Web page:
I am not growing a Ziploc bag tree, I promise.

One of the houses on a garden tour I went to over the weekend was the original home of the super dwarf apple tree in my garden. I won the gala apple (grafted onto super dwarf roots so it will never get big) at a gardening seminar a couple years ago. It was donated by one of the homeowners of a house on the tour.

When I saw him, I was happy to report that for the first time, we have fruit on the tree! He was equally as excited (he said he loves hearing reports about the trees he gives away) and he shared with me a tip about how to keep the fruit bug free (and, I would imagine, out of the mouths of deer).

Buy some cheap closeable sandwich bags. Nip off the two bottom corners, then make a very small cut through the zipper.

After checking to make sure that the fruit doesn't already have signs of insect damage (sadly two of my baby apples did so I cut them off), open up one side of the zipper, slip the baggie over the fruit and seal it up, allowing the stem to pop out of the little cut in the middle.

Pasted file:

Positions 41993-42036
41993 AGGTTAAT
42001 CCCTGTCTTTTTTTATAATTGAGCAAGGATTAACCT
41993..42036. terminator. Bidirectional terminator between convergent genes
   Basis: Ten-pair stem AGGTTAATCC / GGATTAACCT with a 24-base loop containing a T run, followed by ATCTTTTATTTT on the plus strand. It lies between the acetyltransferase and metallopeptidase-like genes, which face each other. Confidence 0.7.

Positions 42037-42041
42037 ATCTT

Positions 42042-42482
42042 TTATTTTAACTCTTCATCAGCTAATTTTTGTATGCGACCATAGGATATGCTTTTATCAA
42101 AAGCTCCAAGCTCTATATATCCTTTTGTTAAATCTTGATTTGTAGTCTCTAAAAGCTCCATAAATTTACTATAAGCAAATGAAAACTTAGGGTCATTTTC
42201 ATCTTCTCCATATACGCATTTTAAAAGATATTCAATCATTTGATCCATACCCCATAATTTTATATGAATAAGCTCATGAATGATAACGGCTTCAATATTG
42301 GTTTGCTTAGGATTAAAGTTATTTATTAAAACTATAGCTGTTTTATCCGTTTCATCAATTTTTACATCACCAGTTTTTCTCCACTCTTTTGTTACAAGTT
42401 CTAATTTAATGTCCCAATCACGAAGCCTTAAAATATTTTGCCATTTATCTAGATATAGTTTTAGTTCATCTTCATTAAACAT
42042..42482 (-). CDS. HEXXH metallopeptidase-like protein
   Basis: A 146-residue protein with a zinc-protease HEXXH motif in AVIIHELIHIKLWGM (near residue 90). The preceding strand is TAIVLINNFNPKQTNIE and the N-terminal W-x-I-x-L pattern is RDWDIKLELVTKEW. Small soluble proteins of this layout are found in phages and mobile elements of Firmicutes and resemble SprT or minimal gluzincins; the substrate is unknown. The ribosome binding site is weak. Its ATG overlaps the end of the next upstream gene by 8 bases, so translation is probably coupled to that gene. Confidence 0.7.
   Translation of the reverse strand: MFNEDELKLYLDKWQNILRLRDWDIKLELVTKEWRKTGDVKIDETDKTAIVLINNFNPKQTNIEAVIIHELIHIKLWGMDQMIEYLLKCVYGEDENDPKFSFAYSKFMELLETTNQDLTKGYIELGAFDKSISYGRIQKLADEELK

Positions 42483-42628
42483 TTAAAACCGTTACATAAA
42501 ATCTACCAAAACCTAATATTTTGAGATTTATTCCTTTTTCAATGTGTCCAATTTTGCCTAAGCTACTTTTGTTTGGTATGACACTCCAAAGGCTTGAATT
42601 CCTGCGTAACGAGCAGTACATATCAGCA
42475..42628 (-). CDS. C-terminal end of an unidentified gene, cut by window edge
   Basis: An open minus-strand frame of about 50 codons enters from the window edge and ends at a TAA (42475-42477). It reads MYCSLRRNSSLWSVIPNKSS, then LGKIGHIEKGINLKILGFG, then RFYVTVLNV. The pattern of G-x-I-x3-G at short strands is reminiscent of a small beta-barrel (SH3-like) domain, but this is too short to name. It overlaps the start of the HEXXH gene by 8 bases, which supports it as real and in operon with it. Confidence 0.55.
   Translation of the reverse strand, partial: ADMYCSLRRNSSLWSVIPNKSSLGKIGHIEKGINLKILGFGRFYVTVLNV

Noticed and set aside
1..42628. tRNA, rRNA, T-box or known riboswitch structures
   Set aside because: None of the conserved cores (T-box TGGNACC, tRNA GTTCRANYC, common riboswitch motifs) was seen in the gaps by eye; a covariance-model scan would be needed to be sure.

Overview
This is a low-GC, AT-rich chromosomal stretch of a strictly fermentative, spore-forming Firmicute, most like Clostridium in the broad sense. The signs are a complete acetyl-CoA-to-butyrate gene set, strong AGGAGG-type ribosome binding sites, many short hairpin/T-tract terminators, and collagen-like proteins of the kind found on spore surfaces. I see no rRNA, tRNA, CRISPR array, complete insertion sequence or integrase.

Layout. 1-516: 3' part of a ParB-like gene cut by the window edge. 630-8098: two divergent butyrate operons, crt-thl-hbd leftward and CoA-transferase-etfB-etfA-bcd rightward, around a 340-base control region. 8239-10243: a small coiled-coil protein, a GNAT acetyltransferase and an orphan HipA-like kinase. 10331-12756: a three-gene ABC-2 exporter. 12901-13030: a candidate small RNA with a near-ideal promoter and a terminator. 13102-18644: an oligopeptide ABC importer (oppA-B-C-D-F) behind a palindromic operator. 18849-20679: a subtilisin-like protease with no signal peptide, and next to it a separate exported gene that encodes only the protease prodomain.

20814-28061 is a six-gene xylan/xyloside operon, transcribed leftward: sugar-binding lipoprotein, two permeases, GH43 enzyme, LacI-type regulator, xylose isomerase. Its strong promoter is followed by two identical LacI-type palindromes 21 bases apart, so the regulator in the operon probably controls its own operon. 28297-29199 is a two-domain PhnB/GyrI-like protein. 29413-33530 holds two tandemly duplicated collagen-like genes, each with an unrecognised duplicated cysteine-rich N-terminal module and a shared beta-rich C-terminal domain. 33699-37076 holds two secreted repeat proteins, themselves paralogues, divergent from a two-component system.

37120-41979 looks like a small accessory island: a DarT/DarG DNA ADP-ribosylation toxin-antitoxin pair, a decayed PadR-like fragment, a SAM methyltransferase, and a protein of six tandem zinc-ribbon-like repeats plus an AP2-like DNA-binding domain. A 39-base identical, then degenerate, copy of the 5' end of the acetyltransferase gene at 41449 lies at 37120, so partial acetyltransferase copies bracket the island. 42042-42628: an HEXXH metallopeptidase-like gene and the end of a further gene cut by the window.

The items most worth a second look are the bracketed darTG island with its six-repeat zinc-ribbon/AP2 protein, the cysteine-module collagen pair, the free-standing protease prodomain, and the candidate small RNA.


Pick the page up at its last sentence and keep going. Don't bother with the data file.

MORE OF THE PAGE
The homeowner/apple grafter told me the apples will be just fine in there and the bags will keep bugs from getting at your apples.

Those aren't funny looking apple tree leaves you see there: the anemone is growing up through the tree.

There are four apples, and now four baggies, on my mini apple tree. I won't be making a pie from them, but I really hope they mature nicely and I will have the delicious satisfaction of eating an apple I grew right in the middle of my garden.

Obviously if you have a large fruit tree, you're not going to cover it in baggies, but for a young or small tree this might be just the thing.


  1. Great tip, Erin! Another use for Ziploc :)

  2. Great tip, Erin. I have a quince that always gets eaten. I'll have to give this a try.

    1. The guy who shared this tip with me had all kinds of fruit bagged. Let me know if it works for you. Looks a little silly but who cares if it works!

  3. Nothing like the voice of experience. Nice to be able to get tips from someone who really knows your plant.


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